The above post has been edited to remove a derailing comment and is returned to the thread.

VJ Moderation


06-04-2007 = TSC stamps postal return-receipt for I-129f.

06-11-2007 = NOA1 date (unknown to me).

07-20-2007 = Phoned Immigration Officer; got WAC#; where's NOA1?

09-25-2007 = Touch (first-ever).

09-28-2007 = NOA1, 23 days after their 45-day promise to send it (grrrr).

10-20 & 11-14-2007 = Phoned ImmOffs; "still pending."

12-11-2007 = 180 days; file is "between workstations, may be early Jan."; touches 12/11 & 12/12.

12-18-2007 = Call; file is with Division 9 ofcr. (bckgrnd check); e-prompt to shake it; touch.

12-19-2007 = NOA2 by e-mail & web, dated 12-18-07 (187 days; 201 per VJ); in mail 12/24/07.

01-09-2008 = File from USCIS to NVC, 1-4-08; NVC creates file, 1/15/08; to consulate 1/16/08.

01-23-2008 = Consulate gets file; outdated Packet 4 mailed to fiancee 1/27/08; rec'd 3/3/08.

04-29-2008 = Fiancee's 4-min. consular interview, 8:30 a.m.; much evidence brought but not allowed to be presented (consul: "More proof! Second interview! Bring your fiance!").

05-05-2008 = Infuriating $12 call to non-English-speaking consulate appointment-setter.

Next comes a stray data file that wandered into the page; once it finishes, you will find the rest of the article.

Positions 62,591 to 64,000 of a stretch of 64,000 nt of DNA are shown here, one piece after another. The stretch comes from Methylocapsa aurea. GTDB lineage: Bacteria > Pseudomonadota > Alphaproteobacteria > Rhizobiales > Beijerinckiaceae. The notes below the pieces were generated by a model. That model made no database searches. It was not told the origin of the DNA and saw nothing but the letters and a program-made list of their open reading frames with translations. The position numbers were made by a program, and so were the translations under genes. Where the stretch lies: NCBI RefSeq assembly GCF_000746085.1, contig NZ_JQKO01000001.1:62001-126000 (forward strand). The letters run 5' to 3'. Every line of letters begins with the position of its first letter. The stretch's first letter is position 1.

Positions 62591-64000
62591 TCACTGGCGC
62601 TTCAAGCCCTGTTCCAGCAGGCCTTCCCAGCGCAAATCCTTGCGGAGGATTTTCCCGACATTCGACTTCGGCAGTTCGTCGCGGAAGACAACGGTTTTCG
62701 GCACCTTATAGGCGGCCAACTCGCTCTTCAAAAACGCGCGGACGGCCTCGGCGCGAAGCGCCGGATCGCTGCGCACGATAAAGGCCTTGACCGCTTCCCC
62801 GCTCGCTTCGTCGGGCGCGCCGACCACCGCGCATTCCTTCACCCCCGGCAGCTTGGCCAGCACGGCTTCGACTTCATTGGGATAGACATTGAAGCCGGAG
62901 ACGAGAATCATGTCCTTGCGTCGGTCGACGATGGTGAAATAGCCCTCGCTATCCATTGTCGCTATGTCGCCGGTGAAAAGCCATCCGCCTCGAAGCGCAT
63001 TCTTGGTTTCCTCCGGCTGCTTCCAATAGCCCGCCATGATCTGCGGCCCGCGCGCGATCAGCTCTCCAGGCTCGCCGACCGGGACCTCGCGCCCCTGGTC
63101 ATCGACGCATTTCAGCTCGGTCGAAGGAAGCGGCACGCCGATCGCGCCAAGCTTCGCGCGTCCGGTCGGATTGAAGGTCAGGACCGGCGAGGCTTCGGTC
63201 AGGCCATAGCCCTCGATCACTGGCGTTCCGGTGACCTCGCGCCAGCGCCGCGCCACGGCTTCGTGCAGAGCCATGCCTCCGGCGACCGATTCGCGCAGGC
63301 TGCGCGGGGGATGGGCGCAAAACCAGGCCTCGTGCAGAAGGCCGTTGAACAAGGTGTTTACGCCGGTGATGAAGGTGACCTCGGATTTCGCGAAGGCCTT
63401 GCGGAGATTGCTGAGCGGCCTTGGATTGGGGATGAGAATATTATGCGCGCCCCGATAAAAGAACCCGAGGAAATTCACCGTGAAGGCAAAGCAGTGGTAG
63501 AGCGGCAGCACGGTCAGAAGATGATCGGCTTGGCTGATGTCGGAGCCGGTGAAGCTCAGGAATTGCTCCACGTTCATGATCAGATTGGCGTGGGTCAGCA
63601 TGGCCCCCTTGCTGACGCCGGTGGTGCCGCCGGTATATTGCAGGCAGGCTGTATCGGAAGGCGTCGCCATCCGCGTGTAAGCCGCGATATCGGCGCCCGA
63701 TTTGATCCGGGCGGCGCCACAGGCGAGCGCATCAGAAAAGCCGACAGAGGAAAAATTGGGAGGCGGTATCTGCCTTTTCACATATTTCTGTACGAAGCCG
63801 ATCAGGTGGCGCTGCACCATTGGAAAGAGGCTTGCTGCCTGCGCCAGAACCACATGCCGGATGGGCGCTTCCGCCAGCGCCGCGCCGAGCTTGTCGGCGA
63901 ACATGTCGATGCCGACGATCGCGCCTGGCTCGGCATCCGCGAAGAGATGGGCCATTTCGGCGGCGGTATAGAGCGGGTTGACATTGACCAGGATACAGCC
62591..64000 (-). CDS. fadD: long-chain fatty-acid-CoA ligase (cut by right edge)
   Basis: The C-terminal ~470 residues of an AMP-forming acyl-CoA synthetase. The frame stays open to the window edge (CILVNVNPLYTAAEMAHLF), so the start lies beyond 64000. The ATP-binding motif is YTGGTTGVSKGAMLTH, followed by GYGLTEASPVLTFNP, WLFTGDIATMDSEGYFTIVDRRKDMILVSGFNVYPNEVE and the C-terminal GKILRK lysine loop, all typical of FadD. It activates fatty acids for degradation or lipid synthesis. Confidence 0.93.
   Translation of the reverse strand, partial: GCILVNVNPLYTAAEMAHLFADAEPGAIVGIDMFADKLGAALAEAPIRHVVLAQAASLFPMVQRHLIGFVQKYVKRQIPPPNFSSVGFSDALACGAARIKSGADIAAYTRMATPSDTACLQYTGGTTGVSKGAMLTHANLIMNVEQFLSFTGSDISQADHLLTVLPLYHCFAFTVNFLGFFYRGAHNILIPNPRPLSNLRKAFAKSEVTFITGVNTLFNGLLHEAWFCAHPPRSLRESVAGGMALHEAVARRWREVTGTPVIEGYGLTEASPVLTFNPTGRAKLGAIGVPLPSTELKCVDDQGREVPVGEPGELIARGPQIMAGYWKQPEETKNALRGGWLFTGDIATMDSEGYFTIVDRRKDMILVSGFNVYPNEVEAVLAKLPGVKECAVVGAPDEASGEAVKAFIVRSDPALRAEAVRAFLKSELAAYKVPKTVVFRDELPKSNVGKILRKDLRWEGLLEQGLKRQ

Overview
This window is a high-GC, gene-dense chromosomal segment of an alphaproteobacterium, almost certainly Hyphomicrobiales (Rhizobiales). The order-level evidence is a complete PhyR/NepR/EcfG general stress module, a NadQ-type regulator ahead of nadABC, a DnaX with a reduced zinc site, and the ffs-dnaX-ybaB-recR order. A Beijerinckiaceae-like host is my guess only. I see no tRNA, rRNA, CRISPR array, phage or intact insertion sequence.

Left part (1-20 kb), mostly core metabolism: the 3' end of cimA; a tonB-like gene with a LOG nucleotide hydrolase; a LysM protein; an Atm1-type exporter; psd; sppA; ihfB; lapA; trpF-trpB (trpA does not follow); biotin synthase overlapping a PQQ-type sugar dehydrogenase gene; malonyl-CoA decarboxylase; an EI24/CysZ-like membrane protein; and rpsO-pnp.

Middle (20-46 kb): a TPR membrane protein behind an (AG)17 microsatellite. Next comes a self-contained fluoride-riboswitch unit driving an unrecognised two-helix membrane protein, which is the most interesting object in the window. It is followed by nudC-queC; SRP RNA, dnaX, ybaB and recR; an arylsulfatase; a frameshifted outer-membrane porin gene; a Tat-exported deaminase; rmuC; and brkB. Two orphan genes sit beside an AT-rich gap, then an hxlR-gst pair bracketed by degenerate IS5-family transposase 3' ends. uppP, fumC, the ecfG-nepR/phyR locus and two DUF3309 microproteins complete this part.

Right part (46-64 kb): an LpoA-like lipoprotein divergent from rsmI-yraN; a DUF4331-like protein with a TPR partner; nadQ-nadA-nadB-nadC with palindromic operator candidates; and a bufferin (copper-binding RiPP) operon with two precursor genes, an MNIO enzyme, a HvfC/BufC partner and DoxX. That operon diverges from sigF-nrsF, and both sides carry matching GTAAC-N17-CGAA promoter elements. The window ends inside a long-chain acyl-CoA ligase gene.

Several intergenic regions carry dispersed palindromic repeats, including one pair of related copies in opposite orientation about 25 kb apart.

05-06-2008 = Better $12 call to English-speaker; "joint" interview date 6/30/08 (my selection).

06-30-2008 = Stokes Interrogations w/Ecuadorian (not USC); "wait 2 weeks; we'll mail her."

07-2008 = Daily calls to DOS: "currently processing"; 8/05 = Phoned consulate, got Section Chief; wrote him.

08-07-08 = E-mail from consulate, promising to issue visa "as soon as we get her passport" (on 8/12, per DHL).

08-27-08 = Phoned consulate (they "couldn't find" our file); visa DHL'd 8/28; in hand 9/1; through POE on 10/9 with NO hassles(!).

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USCIS is fine with it provided the marriage is bonafide. Providing the circumstances are following the rules the immigrant has already entered so intent is no longer an issue. With adequate proof and a good interview, aos should go smoothly.